But then the city again found itself on the ropes in 2012, when some of the anticipated savings did not materialize. The year ended with the city again narrowly avoiding running out of cash.

The city’s finances have remained on shaky footing since then, plagued by recurring reports of strained finances.

Taveras did also tackle the city’s spiraling pension costs. His reform ended retiree cost of living adjustments that had been as high as 6 percent, shifted retirees over to Medicare, and altered how benefits are calculated.

And yet, by many measures, the pension system is still worse today than it was in 2010, the year before Taveras came into office. That year, the pension system — excluding health benefits — was 34.1 percent funded with an unfunded liability of $828.4 million. Today, that unfunded liability has grown by more than $100 million while the funding ratio has sunk below 30 percent. (The latest audit pegs it at 25 percent, according to a report on WPRI-TV.)

This is dangerously below what is generally considered a healthy level of funding by credit ratings agencies. For example, Fitch Ratings sets a 70 percent level as adequate whereas Standard & Poor’s eyes 80 percent as the average level, according to a report from the National Association of Retirement Administrators.

One local union leader says critics are being too hasty in dumping on pension reform, which was projected to take several decades to fix the system. “It’s a 30-year plan,” said Paul Doughty, president of the city firefighters union. “It’s going to take 30 years go do.”

As the city grapples with financial instability, Doughty says the last place it should come looking for additional concessions are its unions — especially after the National Resource Network report identified other areas of the budget that could be cut. “Don’t come looking to the public employees looking to solve the pension problem until you’re put some of your own skin in the game,” he said.

Block says higher taxes are inevitable in Providence. But he says bankruptcy would help mitigate the impact on residences and businesses.

Others are skeptical.

“It is not a panacea,” said Luis Aponte, the president of the Providence City Council.

Aponte said bankruptcy addresses just the costs the city is facing.

“But that is only half the picture,” he said.

The other half:  the city’s revenues, which are diminutive relative to the value of property. About half of the properties in Providence are being taxed to fund basic services for all. The other half — about 40 percent — is tax exempt. That includes nonprofit colleges and universities, hospitals, and state and federally-owned lands and buildings.

“Bankruptcy does nothing to address that,” Aponte said.

Taveras did score deals to boost payments in lieu of taxes from city colleges. For example, as a result of that agreement, Brown paid $3.9 million to the city in 2014 — that was on top of other payments it had already agreed to make. The total amount the university paid to Providence was $8 million that year, according to data from Brown.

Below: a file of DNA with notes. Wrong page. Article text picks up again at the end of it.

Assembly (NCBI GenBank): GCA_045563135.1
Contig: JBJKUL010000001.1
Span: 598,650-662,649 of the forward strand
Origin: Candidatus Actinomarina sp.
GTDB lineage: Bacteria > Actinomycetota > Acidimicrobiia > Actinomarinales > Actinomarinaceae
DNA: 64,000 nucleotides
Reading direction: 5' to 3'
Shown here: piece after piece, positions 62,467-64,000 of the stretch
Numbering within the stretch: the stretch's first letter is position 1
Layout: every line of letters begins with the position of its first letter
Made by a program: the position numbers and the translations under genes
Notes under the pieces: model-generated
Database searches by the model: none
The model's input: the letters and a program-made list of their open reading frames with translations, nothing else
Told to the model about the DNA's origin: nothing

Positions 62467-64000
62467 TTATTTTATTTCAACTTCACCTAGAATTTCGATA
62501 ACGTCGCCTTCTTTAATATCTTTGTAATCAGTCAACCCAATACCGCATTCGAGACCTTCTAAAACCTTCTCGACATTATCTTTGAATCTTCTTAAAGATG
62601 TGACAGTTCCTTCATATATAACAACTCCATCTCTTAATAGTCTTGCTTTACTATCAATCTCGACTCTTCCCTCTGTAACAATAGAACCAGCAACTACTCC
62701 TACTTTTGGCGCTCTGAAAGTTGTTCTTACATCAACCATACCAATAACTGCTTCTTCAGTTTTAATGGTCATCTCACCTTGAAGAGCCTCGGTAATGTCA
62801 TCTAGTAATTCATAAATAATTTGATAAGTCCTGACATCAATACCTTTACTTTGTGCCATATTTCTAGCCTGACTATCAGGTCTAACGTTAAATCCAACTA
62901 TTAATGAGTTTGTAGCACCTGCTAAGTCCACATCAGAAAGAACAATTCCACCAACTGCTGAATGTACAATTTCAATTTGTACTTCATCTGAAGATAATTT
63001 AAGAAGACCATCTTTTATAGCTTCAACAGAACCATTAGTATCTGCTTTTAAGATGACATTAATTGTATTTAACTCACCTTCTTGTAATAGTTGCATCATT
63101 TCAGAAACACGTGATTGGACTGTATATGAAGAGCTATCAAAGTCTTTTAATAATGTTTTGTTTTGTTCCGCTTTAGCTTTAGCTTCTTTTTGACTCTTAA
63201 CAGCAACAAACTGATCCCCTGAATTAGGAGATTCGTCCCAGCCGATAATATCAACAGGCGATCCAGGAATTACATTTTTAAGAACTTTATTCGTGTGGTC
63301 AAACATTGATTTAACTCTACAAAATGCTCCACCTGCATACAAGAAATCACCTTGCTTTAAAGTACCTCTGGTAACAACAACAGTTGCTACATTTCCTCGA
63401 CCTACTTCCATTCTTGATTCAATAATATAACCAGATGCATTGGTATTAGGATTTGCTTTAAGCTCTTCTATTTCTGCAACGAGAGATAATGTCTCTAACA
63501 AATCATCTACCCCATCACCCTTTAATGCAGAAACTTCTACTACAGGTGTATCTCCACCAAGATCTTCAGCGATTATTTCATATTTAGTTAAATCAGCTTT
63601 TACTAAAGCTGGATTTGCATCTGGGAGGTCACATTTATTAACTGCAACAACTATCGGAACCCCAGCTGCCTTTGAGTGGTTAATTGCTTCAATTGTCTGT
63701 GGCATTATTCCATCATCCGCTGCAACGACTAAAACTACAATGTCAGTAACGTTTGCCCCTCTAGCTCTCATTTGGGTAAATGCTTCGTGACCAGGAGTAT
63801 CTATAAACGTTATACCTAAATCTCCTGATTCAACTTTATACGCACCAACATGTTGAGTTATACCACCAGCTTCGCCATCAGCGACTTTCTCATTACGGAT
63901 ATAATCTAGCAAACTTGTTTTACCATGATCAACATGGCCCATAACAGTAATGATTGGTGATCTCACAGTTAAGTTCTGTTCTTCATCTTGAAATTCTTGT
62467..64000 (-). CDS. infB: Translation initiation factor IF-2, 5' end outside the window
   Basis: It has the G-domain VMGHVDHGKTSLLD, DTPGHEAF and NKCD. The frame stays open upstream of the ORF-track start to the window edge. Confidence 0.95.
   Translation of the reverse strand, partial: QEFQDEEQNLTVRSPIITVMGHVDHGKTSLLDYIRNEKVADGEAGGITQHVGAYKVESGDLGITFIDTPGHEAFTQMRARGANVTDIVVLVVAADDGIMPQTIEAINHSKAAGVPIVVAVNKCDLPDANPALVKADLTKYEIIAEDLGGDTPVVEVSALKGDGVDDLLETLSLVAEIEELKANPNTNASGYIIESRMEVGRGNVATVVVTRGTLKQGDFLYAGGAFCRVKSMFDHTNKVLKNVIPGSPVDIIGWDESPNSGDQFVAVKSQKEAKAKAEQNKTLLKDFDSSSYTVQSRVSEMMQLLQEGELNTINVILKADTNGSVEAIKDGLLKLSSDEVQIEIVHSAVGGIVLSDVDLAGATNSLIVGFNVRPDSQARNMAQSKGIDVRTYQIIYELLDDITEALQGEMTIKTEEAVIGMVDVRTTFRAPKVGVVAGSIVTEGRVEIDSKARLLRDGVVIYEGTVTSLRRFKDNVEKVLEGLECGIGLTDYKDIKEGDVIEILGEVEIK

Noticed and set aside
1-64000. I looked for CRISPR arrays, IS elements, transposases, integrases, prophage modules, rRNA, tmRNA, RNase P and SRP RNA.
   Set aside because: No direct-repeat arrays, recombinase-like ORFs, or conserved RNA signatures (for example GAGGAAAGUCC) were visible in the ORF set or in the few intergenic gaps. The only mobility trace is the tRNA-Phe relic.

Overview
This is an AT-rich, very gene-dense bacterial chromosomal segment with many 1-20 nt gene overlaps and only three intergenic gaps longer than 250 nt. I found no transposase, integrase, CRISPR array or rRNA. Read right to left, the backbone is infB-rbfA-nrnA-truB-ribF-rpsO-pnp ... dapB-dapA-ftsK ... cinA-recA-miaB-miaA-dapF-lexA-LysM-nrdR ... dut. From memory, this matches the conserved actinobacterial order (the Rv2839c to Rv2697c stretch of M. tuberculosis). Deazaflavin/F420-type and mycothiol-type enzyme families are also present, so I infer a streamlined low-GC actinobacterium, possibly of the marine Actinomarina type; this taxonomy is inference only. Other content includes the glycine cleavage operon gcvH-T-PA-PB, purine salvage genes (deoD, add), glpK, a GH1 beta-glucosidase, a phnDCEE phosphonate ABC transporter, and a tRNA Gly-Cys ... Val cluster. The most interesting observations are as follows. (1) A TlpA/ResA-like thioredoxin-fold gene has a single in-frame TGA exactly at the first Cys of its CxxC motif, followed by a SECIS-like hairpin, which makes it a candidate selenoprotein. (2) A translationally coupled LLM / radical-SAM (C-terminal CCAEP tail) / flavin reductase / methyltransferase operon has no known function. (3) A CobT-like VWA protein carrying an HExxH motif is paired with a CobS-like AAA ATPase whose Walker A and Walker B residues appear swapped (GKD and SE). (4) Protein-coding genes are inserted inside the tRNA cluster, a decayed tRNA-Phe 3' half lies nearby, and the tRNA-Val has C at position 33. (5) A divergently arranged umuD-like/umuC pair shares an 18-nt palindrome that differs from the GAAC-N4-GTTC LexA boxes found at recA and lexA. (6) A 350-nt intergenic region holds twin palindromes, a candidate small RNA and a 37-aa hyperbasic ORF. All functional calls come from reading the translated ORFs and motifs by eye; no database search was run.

Still it’s not enough, according to Aponte. “They’re nowhere near close,” he said.

Brown has 158 properties that were tax-exempt, with a total value of $1 billion as of 2015, according to a city report. Were those properties to be taxed at the full commercial rate, Brown would owe the city $36.7 million.

Aponte has also been critical of tax break giveaways the city has made in the past to attract developers. Between 2013 and 2014, such deals drained another $15 million from city coffers.

Aponte says the tax base is shrinking, loading an ever larger burden on dwindling numbers of taxpayers. Getting tax-exempt landowners to pay closer to their fair share, he says, would enable the city to finally address its commercial tax rate.

Aponte has in mind more than just another one-time deal with nonprofits. Instead, he says the city should come up with a regular system of payments that would be predictable and permanent.

That approach, he says, would be preferable to having each new mayor attempt to rehash the deals with colleges and universities. (The past two mayors have each negotiated their own agreements and the current mayor has signaled that he might do the same.) Such predictability is better for both the city and the nonprofits, Aponte says.

Block, in turn, says Aponte’s plan sends a chilling message to business owners:  that once in the city they are at risk for higher taxes.

But Aponte’s proposal has backing in the city. “It’s an eroding tax base that is controlled by an agreement that is politically driven rather than pragmatically driven,” Doughty said. “That’s a hard way to run a business, city, or any endeavor.”

“I think he makes a fair case that the city should be more aggressive in negotiating with tax-exempts,” said Sasse, who served as fiscal adviser to the city council in 2011. But he also sounds a cautionary note on the idea: “It will help, but it won’t solve the problem.”

In legal terms, Providence has a long ways to go before it can go bankrupt.

Under a state law passed after the city of Central Falls sought bankruptcy in 2010, there are three steps it must go first go through — and all three involve the cooperation of the state. First, the state would have to appoint a financial overseer. If that fails to work, a budget commission would take over city finances. Next, the state would tap a receiver to run the city. It would be the decision of the receiver to take the city into bankruptcy.

“Before we talk about municipal bankruptcy in Providence, the ball’s in the state’s court,” said Sasse.

Two cash-strapped Rhode Island communities have made it to the second step — East Providence and Woonsocket.

“Right now, it’s a shell game. How long can we delay the inevitable?” Block said.